Fast-track pay restoration: is it economically feasible?
Public-sector unions are demanding it. The Government says it can’t afford it. What happens next has implications for taxes, public spending, recruitment and pensions
Pay restoration: the Government’s deal gardaí will cost at least €40 million. Photograph: Nick Bradshaw
Public servants had heavy pay cuts during the financial crisis – generally 10-12 per cent including the pension levy, and rising to 20 per cent for the highest paid. Public-sector numbers were also cut as part of a programme that reduced the yearly pay bill from €17 billion to €14 billion.
Restoration is now under way. Figures from the Department of Public Expenditure and Reform show that the average cost to the exchequer of paying a public servant fell from just over €60,200 in 2008 to €52,360 by 2014. The figure has since recovered to €54,857.
With large numbers of senior public servants leaving, particularly in 2009 and 2012, and new hires at lower average levels, the figures are not a direct measure of the trends for individuals. But they do show the trend.
And the move to restoration is set to continue. Public servants are receiving increases averaging €2,000 a year under the Lansdowne Road deal, which is due to run until 2018, as well as the return of an annual increments for many.
Now, however, the arguments about whether public servants “deserve” quicker pay restoration is being conducted in something of a vacuum. The Government is establishing a Public Pay Commission to advise it on a future strategy. It will benchmark public pay against both the Irish private sector and similar jobs abroad.
Until this work is completed, next Easter, the debate will continue. The public-sector unions will beat the drum of restoration. The Government will plead that it can’t afford it. But there are consequences to faster pay restoration, among them . . .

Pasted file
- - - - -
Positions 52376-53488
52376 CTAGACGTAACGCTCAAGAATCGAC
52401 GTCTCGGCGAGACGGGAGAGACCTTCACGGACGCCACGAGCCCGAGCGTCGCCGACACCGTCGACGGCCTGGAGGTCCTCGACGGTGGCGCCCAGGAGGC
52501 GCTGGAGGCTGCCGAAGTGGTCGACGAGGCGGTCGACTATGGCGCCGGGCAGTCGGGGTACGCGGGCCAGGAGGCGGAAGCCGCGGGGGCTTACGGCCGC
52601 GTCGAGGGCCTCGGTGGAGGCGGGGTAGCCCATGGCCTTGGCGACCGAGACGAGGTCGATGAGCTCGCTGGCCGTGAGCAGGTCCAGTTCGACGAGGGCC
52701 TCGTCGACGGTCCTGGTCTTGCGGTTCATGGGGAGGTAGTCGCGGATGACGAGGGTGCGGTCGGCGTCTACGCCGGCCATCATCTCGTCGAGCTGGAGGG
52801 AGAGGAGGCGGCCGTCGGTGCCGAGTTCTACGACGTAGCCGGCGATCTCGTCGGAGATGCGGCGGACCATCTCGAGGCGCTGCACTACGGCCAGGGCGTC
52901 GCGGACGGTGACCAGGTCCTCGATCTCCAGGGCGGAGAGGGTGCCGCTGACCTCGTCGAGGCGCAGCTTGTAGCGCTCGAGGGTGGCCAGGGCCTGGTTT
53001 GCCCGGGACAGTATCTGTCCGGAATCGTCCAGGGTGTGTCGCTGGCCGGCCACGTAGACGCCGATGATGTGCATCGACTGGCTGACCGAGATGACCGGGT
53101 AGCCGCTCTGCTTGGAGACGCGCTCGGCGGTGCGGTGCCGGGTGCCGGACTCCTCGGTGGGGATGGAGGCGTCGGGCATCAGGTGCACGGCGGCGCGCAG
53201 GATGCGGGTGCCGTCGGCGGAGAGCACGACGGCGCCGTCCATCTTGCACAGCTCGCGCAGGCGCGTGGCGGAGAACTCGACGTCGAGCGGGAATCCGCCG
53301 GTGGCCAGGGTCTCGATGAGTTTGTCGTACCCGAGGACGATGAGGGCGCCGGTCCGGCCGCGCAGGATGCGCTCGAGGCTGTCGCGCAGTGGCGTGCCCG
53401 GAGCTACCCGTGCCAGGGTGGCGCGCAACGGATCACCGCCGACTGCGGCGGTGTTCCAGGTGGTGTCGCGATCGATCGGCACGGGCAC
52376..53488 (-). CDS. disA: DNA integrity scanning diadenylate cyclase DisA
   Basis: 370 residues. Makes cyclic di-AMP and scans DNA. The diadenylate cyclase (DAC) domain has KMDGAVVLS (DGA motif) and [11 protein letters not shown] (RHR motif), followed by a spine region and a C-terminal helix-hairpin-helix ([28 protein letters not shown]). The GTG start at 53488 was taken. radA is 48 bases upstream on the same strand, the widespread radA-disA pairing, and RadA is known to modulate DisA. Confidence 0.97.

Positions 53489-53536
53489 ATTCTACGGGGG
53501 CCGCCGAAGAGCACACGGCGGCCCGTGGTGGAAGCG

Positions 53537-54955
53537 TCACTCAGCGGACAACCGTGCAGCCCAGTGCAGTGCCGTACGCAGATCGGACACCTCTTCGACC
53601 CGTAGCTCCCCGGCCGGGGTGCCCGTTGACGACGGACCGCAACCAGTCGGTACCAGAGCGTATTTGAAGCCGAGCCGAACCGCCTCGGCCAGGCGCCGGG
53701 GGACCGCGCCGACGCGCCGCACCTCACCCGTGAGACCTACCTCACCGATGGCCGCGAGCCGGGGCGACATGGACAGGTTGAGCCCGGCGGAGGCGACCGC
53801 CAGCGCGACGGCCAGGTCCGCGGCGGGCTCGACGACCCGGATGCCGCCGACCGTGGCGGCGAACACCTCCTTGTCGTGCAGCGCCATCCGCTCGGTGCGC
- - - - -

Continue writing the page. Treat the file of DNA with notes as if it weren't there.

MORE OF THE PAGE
The money would have to be found
No money is provided next year for faster pay restoration, beyond the terms of Lansdowne Road. The €40 million-plus cost of the deal with gardaí will be found by tweaking elsewhere, but a wider deal would cost a multiple of that. This would involve borrowing more, raising additional taxes elsewhere, or cutting spending in other areas.
Given some slowdown in economic growth, it is unlikely that 2017 tax revenues will come in far enough ahead of target to pay for significantly higher public pay. And, anyway, Ireland is obliged to stick within European Union budget rules, which dictate how fast spending can increase.
Public-sector recruitment might have to slow
One of the likely trade-offs to higher pay would be slower recruitment of new public servants. Numbers have increased from a trough of just over 288,000, in 2013, to 312,800 last year. By 2018 the public pay bill will be close to where it was before the crisis.
The future mechanism to set public pay would be in question
The Government wants to put in place a mechanism using the new Public Pay Commission. But this strategy could be in tatters if it does a deal beforehand. The trade unions say they want a collective approach to setting pay for the public service, but it is not clear on what basis they want this to happen for the future.
The pension issue will not be resolved
As well as the future mechanism for setting public pay, the Government wants to include the issue of public-sector pensions in the work of the new body. Private pensions have been hard hit during the crisis. Public servants’ highly advantageous defined-benefit pensions, which guarantee a particular income on retirement, are now the key disparity with the private sector.
There is a strong argument, for example, to retain the pension levy to help pay the future cost of these pensions, but a key part of the unions’ agenda is continuing to phase it out. And a large part of the pay restoration under Lansdowne Road has come from a reduction of the levy.